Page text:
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South American Rosewood

South American Rosewood

by John Jordan

Originally published in American Lutherie #4, 1985 and Big Red Book of American Lutherie Volume One, 2000



Rosewoods are among the most beautiful of all woods. Although they are native to tropical and semitropical climates around the world, we will deal in this article with those native to Central and South America. They are typically hard, very dense, and often resinous woods weighing 50–80 lb./cu. ft. One cubic foot (cu. ft.) is equal to 12 bd. ft. Because of their weight, they are expensive to ship; consequently the number of South American rosewoods available to the wood market in the U.S. will be greater than the number of African or Asian varieties due to our proximity to South and particularly Central America.

To quickly dispel some misconceptions: rose­wood trees do not produce rose-like flowers, nor are they close relatives of the Rosecae (flowering rose) family. The name rosewood is derived from the fact that the wood, especially when fresh cut, exudes a rose-like scent.

Several varieties of rosewoods were being exported for furniture, fine cabinetry, musical instruments, fine carving, and turnery long before botanical identification was established in the tropics. A Swedish botanist named Nicholas Dalberg (1735–1820) was credited with discovering that these rosewoods were close botanical relatives, hence the genus is named Dalbergia. The genus Dalbergia has over 300 species. I have gathered information on over 100 species, 15 of which, including the most popular ones, are represented here.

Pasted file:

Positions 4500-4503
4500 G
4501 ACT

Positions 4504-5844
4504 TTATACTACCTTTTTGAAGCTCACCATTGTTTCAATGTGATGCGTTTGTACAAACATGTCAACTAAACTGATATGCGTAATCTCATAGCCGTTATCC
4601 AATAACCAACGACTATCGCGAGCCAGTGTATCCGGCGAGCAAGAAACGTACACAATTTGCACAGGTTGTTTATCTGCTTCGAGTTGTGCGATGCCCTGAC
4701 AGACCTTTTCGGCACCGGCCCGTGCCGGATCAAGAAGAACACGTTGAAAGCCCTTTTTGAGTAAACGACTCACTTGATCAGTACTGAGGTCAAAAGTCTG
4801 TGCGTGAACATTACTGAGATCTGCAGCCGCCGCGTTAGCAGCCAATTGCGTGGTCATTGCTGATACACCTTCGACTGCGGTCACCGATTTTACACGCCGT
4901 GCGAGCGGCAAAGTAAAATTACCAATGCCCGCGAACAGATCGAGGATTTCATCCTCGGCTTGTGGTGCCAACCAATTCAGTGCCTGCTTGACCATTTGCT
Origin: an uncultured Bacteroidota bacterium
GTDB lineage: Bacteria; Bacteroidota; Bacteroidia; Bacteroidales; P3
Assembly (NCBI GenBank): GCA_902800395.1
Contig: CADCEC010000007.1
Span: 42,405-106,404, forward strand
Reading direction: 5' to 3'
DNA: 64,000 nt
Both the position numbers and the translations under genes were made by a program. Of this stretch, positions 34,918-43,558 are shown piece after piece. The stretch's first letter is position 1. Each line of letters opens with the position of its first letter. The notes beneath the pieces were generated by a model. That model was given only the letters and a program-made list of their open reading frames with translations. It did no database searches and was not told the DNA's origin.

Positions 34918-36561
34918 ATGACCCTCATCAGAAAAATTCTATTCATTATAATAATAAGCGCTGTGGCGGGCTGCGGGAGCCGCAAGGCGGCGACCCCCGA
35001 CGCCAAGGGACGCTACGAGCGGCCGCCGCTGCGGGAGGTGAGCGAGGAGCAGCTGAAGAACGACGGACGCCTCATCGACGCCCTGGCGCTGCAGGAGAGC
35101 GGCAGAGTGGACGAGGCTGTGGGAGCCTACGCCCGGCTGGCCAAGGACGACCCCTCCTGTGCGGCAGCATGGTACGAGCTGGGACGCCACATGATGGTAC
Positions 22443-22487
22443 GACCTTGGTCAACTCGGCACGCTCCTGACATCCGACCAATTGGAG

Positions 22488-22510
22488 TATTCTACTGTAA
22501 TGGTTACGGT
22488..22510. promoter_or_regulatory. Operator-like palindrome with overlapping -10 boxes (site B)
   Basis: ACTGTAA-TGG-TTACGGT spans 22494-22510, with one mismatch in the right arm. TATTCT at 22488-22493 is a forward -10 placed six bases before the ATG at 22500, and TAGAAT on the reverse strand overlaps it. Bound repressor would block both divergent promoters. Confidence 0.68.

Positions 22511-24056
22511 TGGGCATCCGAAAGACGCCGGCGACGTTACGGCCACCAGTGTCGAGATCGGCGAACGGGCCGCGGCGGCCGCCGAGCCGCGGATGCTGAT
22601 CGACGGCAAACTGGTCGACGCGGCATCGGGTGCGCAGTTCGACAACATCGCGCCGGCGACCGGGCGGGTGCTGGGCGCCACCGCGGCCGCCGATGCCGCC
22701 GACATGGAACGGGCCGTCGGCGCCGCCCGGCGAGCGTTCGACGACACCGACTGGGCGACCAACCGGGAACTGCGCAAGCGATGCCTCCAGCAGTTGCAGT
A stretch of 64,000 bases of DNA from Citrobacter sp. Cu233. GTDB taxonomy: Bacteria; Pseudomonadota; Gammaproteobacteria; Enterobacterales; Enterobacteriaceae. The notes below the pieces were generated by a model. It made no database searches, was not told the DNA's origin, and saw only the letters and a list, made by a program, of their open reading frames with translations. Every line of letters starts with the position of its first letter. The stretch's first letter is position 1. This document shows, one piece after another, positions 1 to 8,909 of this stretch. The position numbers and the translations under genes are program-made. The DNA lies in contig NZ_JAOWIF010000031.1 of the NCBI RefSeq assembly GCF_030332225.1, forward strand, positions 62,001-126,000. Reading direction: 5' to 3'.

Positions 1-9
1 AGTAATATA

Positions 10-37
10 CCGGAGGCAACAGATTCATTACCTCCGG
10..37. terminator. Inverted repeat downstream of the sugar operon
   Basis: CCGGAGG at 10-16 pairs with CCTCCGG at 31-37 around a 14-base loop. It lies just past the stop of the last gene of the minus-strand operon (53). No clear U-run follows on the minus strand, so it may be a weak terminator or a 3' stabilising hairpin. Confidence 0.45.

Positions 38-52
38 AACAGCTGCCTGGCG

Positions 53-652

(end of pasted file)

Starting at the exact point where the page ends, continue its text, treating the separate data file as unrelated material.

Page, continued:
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World Outlook, a Merchant’s View

World Outlook, a Merchant’s View

by Michael Gurian

Originally published in Guild of American Luthiers Quarterly, Volume 7 #3, 1979 and Lutherie Woods and Steel String Guitars, 1997



Editor’s Note: The following article was distilled from Michael Gurian’s 1979 GAL Convention lecture. At that time Mr. Gurian was perhaps the leading lutherie wood supplier in the country. The update which follows it is from a 1995 interview with Michael Gurian by David Hill.

Availability. How much wood is really left? My answer is there are weak areas, but there is still wood. Everyone knows about the Brazilian rosewood situation. Some people swear Brazil still has mountains and mountains of rosewood that’s not been cut. There is, but it’s not the true Brazilian rosewood.